Buy 12500
Pros:
  • Inexpensive
  • Support for PCIe gen 5.0
  • Great gaming performance and enough for a bit of productivity
  • iGPU for Intel QuickSync, which helps with some productivity workloads like the Adobe Suite and Davinci Resolve
Cons:
  • Requires an aftermarket cooler for additional performance (Power limit unlock)
Specs:
  • Core/Thread Count: 6C/12T
  • Base/Turbo Frequency: 3/4.6GHz
  • iGPU: UHD770
  • Stock cooler

Gaming + Streaming - AMD

Ryzen 7 - 5700G

The cut down version of the 5800X with a Vega 8 iGPU and an overall lower price than the 5800X. Everything that applies to the 5600G applies here, with the main difference being the extra 2 cores, for a total of 8 cores and 16 threads for extra productivity performance.

Buy 5700G
Pros:
  • Best iGPU on the market
  • Great RAM OC
  • Low power consumption and heat output
  • Great performance for gaming and productivity workloads
Cons:
  • Only slightly faster than 3700X and loses to 5800X and 5700X in gaming and productivity workloads
  • Included cooler can get loud at high RPM
  • Lack of PCIe Gen 4.0 support
  • Reduced L3 cache limits performance compared to other Zen3 offerings
Specs:
  • Core/Thread Count: 8C/16T
  • Base/Turbo Frequency: 3.8/4.6GHz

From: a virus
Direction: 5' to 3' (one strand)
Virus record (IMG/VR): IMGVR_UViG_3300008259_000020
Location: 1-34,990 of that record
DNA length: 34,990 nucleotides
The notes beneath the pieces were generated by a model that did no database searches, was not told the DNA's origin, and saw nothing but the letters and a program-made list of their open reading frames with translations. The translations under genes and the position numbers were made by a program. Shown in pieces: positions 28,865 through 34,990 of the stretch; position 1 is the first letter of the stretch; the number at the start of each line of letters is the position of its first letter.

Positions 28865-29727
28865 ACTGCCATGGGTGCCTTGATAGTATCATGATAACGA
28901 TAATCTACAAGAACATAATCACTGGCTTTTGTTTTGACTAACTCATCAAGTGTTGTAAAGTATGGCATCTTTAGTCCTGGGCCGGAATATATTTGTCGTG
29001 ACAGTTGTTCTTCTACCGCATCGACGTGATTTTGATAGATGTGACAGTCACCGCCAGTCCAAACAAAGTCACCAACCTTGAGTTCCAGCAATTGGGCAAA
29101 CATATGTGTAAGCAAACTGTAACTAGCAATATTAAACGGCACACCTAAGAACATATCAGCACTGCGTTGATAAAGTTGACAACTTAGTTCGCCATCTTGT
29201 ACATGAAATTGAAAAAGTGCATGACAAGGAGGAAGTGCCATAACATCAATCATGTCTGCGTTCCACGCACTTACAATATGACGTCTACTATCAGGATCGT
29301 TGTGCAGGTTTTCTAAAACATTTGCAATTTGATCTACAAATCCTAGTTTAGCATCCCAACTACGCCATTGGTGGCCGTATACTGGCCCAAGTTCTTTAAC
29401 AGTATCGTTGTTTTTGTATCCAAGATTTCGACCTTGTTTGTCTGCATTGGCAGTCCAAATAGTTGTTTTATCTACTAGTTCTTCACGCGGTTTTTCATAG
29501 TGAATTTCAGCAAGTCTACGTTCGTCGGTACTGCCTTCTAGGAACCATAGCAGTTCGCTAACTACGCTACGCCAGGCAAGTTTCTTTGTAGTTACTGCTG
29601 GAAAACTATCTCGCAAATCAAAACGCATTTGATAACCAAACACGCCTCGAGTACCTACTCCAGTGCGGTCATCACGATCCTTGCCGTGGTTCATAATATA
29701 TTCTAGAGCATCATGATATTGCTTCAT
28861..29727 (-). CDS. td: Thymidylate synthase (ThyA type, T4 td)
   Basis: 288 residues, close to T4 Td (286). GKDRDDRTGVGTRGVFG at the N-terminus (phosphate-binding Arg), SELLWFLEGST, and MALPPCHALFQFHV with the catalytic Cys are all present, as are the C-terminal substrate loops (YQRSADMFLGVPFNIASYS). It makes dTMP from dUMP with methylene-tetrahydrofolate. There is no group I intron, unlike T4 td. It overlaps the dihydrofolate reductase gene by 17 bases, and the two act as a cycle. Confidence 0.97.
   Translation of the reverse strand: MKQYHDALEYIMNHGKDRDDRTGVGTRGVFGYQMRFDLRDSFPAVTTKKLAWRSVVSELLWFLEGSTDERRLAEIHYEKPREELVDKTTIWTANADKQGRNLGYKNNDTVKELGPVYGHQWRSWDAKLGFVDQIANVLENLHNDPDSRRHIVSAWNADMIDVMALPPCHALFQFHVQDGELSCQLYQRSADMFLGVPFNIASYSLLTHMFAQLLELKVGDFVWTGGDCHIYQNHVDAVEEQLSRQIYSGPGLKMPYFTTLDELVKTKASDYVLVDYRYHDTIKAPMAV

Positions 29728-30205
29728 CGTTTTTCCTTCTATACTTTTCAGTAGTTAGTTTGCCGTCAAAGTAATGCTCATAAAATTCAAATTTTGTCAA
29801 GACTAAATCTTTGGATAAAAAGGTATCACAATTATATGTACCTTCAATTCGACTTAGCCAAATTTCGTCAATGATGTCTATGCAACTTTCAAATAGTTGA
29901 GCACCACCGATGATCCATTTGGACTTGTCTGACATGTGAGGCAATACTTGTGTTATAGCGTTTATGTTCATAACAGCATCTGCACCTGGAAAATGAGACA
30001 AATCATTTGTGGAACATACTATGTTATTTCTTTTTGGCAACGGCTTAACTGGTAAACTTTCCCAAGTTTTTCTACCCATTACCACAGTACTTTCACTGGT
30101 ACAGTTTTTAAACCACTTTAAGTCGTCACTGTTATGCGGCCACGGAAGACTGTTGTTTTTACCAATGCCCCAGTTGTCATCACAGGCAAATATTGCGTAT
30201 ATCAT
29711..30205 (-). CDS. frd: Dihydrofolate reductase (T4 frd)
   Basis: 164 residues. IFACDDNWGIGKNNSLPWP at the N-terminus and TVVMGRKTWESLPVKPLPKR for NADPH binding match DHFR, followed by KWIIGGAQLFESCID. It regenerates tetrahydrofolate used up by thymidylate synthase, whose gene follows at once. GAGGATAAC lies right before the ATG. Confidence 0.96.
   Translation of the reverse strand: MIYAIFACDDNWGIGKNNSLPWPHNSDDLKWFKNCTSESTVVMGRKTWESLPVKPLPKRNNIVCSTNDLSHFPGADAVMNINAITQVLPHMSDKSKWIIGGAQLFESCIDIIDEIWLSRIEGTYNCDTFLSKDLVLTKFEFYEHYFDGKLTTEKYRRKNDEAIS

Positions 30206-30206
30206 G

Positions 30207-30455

• iGPU: Vega 8
  • Wraith Stealth included

Ryzen 7 - 5700X

The slightly cut down version of the 5800X. Everything that applies to the 5600 applies here, with the main difference being the extra 2 cores, for a total of 8 cores and 16 threads for extra productivity performance.

Buy 5700X
Pros:
  • Low power consumption and heat output
  • Great performance for gaming and productivity workloads
Cons:
  • Included cooler can get loud at high RPM
Specs:
  • Core/Thread Count: 8C/16T
  • Base/Turbo Frequency: 3.4/4.6GHz
  • No iGPU
  • No stock cooler

Gaming + Streaming - Intel

Core i5 - 12600K(F)

Newly released, it has shown itself to be fiercely competing with AMD's offerings this time around. With 6 P-cores and 4 E-cores for a total of 10 cores and 16 threads, the 12600K is a great choice in this price range. It has great gaming and productivity performance, with a decent price. It also offers PCIe Gen 5.0 and support for DDR5. However, it requires a Z690 motherboard to get the full potential out of, and with some of them, strictly DDR5, which at their current prices, can be quite pricey. The CPU requires a decent aftermarket cooler with support for LGA 1700.

Buy 12600K Buy 12600KF
Pros:
  • Non-F uses iGPU for Intel QuickSync, which helps with some productivity workloads like the Adobe Suite and Davinci Resolve
  • Great performance for gaming and productivity workloads
  • Decent iGPU performance
  • Support for DDR5 RAM
  • Support for PCIe Gen 5.0
Cons:
  • Needs a Z-series board for overclocking
  • Lack of included cooler
  • Requires a good aftermarket cooler for maximum performance
  • DDR5 RAM is pricey